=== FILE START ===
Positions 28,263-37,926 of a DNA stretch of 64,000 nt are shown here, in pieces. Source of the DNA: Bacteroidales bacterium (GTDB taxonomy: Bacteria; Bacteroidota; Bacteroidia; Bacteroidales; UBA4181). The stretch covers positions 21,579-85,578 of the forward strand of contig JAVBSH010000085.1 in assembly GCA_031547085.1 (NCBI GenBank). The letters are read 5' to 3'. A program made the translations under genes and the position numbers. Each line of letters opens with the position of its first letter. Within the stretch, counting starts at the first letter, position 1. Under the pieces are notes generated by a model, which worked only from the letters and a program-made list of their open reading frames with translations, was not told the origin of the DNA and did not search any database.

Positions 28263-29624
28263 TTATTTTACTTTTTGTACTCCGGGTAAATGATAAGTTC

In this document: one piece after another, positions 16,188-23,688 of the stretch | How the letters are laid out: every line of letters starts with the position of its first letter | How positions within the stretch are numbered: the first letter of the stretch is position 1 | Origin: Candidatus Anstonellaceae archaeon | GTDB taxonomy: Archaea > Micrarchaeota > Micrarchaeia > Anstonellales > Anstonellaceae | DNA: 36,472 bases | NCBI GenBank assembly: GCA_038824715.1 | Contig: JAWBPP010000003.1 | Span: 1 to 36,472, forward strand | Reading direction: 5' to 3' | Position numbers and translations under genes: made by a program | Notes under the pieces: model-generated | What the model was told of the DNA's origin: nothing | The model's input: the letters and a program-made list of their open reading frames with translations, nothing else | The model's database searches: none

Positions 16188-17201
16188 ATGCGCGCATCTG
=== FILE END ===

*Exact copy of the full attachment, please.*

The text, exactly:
Positions 28,263-37,926 of a DNA stretch of 64,000 nt are shown here, in pieces. Source of the DNA: Bacteroidales bacterium (GTDB taxonomy: Bacteria; Bacteroidota; Bacteroidia; Bacteroidales; UBA4181). The stretch covers positions 21,579-85,578 of the forward strand of contig JAVBSH010000085.1 in assembly GCA_031547085.1 (NCBI GenBank). The letters are read 5' to 3'. A program made the translations under genes and the position numbers. Each line of letters opens with the position of its first letter. Within the stretch, counting starts at the first letter, position 1. Under the pieces are notes generated by a model, which worked only from the letters and a program-made list of their open reading frames with translations, was not told the origin of the DNA and did not search any database.

Positions 28263-29624
28263 TTATTTTACTTTTTGTACTCCGGGTAAATGATAAGTTC

In this document: one piece after another, positions 16,188-23,688 of the stretch | How the letters are laid out: every line of letters starts with the position of its first letter | How positions within the stretch are numbered: the first letter of the stretch is position 1 | Origin: Candidatus Anstonellaceae archaeon | GTDB taxonomy: Archaea > Micrarchaeota > Micrarchaeia > Anstonellales > Anstonellaceae | DNA: 36,472 bases | NCBI GenBank assembly: GCA_038824715.1 | Contig: JAWBPP010000003.1 | Span: 1 to 36,472, forward strand | Reading direction: 5' to 3' | Position numbers and translations under genes: made by a program | Notes under the pieces: model-generated | What the model was told of the DNA's origin: nothing | The model's input: the letters and a program-made list of their open reading frames with translations, nothing else | The model's database searches: none

Positions 16188-17201
16188 ATGCGCGCATCTG